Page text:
Whisper to the Blood
Whisper to the Blood
Minotaur Books, Mass Market Paperbound, 9780312944070, 324pp.
Publication Date: December 1, 2009
Inside Alaska's biggest national park, around the town of Niniltna, a gold mining company has started buying up land. The residents of the Park are uneasy. "But gold is up to nine hundred dollars an ounce" is the refrain of Talia Macleod, the popular Alaskan skiing champ hired by the company to improve relations with the locals, and pave the way for the mine's expansion
Then, just as Talia is ready to present her case at town meetings and village breakfasts, there are two brutal murders, including that of a long-standing mine opponent. The investigation falls to Trooper Jim Chopin and, as usual, he could use some help from newly elected Niniltna Native Association chairman and part-time P.I. Kate Shugak. But Kate already has her hands full with a series of attacks on snowmobilers up the Kanuyaq River and the homicide of Park villain Louis Deem. With both cases on the verge of going cold, can Kate take the heat?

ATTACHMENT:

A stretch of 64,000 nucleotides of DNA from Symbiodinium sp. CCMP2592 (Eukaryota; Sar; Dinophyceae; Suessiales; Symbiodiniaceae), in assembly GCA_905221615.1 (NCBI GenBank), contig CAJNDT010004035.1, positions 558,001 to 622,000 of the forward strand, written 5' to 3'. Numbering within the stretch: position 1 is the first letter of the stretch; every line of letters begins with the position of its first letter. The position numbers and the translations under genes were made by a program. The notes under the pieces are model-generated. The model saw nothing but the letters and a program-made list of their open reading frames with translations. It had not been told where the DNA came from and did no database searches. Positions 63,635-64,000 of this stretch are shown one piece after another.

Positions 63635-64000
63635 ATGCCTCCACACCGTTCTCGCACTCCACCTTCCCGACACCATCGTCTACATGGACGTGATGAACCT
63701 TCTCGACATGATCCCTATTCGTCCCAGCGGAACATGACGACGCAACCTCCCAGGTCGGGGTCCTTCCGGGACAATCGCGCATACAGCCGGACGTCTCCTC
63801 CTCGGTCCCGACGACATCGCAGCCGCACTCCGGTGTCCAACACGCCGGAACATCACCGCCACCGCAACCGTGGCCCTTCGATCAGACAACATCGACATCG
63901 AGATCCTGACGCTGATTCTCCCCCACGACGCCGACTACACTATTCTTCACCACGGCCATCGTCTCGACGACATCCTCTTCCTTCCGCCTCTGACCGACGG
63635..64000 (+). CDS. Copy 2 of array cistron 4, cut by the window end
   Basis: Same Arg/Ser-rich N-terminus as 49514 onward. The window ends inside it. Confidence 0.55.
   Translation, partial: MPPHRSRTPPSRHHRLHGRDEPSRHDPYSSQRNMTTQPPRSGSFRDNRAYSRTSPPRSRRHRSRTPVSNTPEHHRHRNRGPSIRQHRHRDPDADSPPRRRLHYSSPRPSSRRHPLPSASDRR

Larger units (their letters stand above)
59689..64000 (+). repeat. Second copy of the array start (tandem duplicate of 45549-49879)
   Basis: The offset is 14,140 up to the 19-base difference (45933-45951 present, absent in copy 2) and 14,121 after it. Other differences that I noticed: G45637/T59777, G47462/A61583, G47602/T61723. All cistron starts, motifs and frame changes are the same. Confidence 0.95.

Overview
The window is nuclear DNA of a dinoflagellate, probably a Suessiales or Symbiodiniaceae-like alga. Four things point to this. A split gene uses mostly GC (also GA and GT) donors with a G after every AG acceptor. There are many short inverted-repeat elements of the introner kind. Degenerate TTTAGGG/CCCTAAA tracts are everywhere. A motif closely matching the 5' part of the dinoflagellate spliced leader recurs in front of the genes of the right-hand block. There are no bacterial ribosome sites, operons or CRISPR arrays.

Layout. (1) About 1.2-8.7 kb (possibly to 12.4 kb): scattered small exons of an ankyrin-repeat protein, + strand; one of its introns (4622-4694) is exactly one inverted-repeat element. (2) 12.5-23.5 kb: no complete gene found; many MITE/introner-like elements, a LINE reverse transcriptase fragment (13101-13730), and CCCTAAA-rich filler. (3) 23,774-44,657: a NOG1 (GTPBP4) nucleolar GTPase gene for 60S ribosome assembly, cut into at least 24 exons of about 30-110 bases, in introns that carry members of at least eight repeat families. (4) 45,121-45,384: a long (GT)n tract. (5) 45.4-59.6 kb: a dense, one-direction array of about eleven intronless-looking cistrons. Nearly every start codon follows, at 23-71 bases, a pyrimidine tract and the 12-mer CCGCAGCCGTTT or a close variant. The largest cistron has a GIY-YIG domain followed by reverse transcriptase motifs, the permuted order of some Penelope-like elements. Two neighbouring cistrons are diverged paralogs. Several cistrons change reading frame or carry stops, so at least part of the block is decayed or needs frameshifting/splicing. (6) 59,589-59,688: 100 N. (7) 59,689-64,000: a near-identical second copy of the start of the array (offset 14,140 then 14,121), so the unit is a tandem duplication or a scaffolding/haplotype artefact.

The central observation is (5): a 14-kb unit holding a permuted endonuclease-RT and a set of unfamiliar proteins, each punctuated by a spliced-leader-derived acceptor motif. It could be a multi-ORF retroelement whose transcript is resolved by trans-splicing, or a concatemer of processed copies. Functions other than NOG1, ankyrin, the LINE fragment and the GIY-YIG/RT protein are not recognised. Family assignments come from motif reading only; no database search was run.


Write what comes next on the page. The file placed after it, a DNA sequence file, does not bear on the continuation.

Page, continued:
“Alaska’s answer to Tony Hillerman. If you haven’t discovered Stabenow yet, start here.
Grade: A.”—Rocky Mountain News
“Excellent… No one writes more vividly about the hardships and rewards of living in the unforgiving Alaskan wilderness and the hardy but frequently flawed characters who choose to call it home. This is a richly rewarding regional series that continues to grow in power as it grows in length.”—Publishers Weekly (starred review)
“One of the best… A dynamite combination of atmosphere, action, and character.”—Booklist (starred review)
“There are now 15 Kate Shugak novels in this excellent series set in backwoods Alaska, and rather than losing steam, Stabenow is building it. Whisper to the Blood is the best Shugak so far…Stabenow is terrific at building a story, and keeping the suspense tight and the story moving. I love her descriptions of local life, the cast of eccentric but believable characters, and the glimpses of this stunningly beautiful part of the world.”—The Globe and Mail